Thompson doesn’t talk about financial reform
A sweeping overhaul of the nation’s financial regulations was sent to President Barack Obama’s desk today after a year of partisan struggles and delicate cross-party courtships that promised more and delivered less.
What is promised is that financial entities will be held to a higher degree of accountability.
Unfortunately for most banks in Mississippi, the bill could be a burden that will hurt its customers — like you and me.
In a story in the Mississippi Business Journal this week, we talked to the Mississippi Bankers Association, which is among bill opponents who are angry that the bill, if passed, would punish community banks for the bad behavior of big banks, mortgage brokers and non-bank lenders. The bill will make less credit available and increase bank costs.
Community banks are those with assets of less than $10 billion, which includes most banks in Mississippi.
Mac Deaver, MBA president, told the MBJ the bill is bad for Mississippians.
The community banks are going to get the brunt of this, and their examiners are going to examine them in a politically charged atmosphere,” Deaver said. Banks will lose money in compliance costs.
On the House side, Second Congressional District Rep. Bennie Thompson of Mississippi voted for the bill despite the urgings of experts in his home state that his constituents will be hurt by the bill.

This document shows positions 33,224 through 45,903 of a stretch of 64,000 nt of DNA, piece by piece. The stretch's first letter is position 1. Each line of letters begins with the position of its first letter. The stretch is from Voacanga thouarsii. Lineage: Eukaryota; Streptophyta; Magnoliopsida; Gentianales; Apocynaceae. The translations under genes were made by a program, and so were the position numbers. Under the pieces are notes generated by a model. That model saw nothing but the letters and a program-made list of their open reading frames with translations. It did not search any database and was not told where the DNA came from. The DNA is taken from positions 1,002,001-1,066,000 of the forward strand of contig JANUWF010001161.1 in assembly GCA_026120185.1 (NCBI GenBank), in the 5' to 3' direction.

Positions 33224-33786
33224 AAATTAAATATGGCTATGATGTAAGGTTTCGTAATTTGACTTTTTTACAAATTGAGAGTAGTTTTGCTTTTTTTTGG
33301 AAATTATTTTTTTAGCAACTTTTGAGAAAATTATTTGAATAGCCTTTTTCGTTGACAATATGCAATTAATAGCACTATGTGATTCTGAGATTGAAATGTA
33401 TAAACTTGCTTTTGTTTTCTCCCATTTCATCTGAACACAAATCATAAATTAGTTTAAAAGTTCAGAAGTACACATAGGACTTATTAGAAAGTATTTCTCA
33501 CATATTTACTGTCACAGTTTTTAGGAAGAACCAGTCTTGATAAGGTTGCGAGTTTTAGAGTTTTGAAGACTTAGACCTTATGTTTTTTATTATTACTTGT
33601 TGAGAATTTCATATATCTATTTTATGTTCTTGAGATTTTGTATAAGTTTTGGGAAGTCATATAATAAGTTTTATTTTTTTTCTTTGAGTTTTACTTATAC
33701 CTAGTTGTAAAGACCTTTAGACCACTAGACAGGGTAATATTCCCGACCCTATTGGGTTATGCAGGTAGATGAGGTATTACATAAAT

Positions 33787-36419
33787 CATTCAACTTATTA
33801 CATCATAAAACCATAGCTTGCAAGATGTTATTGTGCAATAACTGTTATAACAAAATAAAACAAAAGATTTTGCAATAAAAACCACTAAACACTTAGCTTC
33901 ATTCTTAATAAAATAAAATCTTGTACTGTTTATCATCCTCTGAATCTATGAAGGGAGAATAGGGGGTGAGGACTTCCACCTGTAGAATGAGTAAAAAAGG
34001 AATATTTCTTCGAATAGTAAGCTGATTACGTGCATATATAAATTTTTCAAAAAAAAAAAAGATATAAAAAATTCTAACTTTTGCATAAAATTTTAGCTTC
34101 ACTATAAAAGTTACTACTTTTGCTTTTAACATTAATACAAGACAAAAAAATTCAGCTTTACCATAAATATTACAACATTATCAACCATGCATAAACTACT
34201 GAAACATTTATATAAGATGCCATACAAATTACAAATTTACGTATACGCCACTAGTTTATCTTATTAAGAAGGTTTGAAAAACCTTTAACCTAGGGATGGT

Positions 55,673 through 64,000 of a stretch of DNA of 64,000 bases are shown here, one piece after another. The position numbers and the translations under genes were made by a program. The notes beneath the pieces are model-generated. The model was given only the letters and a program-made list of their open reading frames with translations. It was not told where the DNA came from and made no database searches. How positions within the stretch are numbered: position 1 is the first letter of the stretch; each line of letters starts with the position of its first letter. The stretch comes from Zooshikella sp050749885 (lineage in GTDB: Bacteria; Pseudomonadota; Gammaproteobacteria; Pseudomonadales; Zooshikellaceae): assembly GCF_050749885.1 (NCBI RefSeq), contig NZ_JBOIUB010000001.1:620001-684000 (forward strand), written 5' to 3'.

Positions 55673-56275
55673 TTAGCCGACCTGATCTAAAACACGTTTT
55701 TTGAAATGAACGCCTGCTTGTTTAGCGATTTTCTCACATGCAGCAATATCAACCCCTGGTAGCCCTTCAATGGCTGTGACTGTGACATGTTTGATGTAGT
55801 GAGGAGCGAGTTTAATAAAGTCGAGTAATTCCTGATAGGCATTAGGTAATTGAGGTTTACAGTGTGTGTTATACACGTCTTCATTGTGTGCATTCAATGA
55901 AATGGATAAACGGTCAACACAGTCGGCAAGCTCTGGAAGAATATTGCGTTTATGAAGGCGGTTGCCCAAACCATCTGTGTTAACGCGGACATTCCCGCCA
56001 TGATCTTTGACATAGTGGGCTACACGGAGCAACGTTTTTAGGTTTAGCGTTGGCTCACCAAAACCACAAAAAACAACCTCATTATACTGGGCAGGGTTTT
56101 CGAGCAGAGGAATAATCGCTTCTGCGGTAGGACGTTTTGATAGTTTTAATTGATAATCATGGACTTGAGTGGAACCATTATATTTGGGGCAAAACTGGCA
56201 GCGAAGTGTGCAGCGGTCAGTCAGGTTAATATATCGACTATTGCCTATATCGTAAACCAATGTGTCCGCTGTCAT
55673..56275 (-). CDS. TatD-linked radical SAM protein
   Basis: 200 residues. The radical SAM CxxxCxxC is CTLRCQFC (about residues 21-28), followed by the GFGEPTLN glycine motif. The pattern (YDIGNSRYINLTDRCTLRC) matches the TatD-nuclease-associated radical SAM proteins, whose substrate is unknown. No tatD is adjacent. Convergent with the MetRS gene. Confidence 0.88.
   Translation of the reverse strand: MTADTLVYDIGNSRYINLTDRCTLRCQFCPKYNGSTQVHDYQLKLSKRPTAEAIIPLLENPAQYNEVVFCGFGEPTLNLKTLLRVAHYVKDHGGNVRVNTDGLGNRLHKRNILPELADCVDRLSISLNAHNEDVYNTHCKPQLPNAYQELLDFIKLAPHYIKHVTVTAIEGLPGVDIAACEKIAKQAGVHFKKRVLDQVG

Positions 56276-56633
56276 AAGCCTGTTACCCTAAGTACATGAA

Despite repeated phone calls and e-mails to Thompson’s offices about the financial overhaul and the impact on Mississippians, the congressman did not respond.
In fact according to a Wall Street Journal story today, the financial overhaul will hurt American farmers.
Oh yeah, Thompson represents most of the Mississippi Delta where a large majority of Mississippi’s farmers live.
So Thompson voted for a bill that his state’s bankers, by and large, say will hurt them and a majority of their customers, and he has voted for a bill that will wreak havoc with the finances of the state’s agriculture industry.
Good move, congressman. You have managed to help pass a bill that impacts more than 40 percent of the Mississippi economy for the worst.
And you have no comment.
Contact Mississippi Business Journal editor Ross Reily at firstname.lastname@example.org or (601) 364-1018.